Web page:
Retail beef sales have increased $3.5 billion during the COVID-19 pandemic which began March 15. That’s according to data analysis by IRI and reported by Anne-Marie Roerink, 210 Analytics.
The week ending July 19 was expected to bring declining retail meat sales as consumers begin reengaging with foodservice. The spiking number of cases of COVID-19, however, has scaled back restaurant and foodservice activities which is shifting dollars back to retail again.
“For the week of July 19, the elevated everyday demand resulted in a 23.4% increase in dollar sales versus year ago for the meat department,” Roerink said. “This is two percentage points higher than the prior week and the highest gain since late May.”
The week ending July 19 was also the 18th week of double-digit gains since the onset of the pandemic. While higher prices drove much of this gain, volume gains hit double digits for the first time since the week of June 21, Father’s Day week, at +10.3%, according to IRI.
“So far during the pandemic, starting March 15 through July 19, dollar sales are up 35.3% and volume sales have increased 21.9% versus the same period last year,” Roerink said. “This translates into an additional $7.7 billion in meat department sales during the pandemic, which includes an additional $3.5 billion for beef, $1.1 billion for chicken and $814 million for pork.”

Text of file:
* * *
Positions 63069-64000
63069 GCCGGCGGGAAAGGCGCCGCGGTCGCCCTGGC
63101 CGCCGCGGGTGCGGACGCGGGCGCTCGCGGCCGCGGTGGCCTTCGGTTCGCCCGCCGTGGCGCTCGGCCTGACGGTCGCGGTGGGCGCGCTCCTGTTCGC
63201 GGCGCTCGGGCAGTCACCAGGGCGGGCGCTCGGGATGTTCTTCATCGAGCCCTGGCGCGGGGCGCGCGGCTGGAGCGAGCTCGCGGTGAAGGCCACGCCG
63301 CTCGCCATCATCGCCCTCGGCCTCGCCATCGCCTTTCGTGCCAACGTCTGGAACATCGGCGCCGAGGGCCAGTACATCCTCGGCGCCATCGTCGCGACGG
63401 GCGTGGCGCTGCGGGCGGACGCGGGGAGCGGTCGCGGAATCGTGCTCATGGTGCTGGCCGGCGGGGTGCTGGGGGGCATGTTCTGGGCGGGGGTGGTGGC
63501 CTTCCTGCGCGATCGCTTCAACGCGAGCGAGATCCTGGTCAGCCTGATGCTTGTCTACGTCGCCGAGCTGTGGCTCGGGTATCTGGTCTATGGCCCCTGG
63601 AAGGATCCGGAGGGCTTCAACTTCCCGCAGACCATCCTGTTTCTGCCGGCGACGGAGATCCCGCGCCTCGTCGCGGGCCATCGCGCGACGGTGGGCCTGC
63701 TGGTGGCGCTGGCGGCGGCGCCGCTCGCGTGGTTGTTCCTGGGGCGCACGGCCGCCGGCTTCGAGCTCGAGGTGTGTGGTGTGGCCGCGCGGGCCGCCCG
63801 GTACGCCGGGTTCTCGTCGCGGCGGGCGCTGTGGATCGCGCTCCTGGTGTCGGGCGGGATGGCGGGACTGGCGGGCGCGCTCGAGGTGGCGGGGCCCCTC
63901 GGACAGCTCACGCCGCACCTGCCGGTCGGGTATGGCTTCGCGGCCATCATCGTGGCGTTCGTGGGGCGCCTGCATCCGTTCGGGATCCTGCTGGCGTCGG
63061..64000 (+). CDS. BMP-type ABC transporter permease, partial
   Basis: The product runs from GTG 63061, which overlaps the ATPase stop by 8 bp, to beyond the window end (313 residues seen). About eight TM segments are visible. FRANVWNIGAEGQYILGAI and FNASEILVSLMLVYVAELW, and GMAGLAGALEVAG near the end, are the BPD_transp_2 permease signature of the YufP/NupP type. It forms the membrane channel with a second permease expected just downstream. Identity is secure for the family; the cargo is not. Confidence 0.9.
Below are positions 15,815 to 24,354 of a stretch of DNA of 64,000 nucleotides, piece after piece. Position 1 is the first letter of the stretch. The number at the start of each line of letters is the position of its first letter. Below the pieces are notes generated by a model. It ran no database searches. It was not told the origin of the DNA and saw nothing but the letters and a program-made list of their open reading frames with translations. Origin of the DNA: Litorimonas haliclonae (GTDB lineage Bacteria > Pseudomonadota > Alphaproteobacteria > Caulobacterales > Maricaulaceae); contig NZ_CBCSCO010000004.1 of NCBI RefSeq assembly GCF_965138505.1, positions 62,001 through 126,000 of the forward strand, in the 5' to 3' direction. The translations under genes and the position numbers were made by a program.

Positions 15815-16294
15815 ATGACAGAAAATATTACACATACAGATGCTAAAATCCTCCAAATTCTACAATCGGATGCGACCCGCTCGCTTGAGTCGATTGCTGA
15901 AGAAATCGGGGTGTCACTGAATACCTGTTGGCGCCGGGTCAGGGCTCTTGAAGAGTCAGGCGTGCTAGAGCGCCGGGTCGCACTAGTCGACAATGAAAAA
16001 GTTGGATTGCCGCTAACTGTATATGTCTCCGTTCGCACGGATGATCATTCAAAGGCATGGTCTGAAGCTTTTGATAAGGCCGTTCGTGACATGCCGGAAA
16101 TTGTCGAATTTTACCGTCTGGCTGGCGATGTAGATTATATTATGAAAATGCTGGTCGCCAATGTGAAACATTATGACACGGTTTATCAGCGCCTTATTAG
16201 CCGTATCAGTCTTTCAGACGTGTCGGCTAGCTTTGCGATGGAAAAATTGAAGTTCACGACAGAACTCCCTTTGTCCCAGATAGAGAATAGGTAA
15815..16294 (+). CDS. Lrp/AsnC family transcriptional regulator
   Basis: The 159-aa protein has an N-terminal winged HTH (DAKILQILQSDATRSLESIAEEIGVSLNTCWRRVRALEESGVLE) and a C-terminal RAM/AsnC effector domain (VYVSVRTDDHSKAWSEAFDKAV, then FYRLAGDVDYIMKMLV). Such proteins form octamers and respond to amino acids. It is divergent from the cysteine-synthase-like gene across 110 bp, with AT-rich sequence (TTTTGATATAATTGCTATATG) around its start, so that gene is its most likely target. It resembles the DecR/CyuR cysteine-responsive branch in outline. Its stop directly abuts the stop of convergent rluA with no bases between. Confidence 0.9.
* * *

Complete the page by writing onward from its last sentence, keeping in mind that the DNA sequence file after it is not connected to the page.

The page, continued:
Beef production has also increased in recent weeks after the coronavirus-induced slowdowns.
“This week's cattle harvest was relatively flat with year-ago levels, with total beef production up 2.2% on heavier cattle weights,” said Christine McCracken, executive director Food & Agribusiness for Rabobank. “The USDA Inventory report released Friday shows a slight drop in on-feed supplies versus year-ago, but ample supplies to harvest in coming months. Retail beef interest has been slow and likely reflects higher shelf prices (lower discounting) and adequate inventories. With sluggish white table cloth sales, stimulus funds about to expire and high unemployment, we expect total beef demand to remain under some pressure.”
The overall 23.4% meat department gain the week ending July 19 was fueled by double-digit gains for all proteins, including chicken that improved dollar gains from 8.8% the week of July 12 to 14.2% the week of July 19. Lamb and beef had the highest percentage growth, at +40.5% and +30.4%. Beef easily had the highest absolute dollar gains (+$135 million), followed by chicken (+$31 million) and pork (+$20 million).
Ground beef increased 24.9% in dollars and saw its largest increase in volume since mid- April, at +8.0%.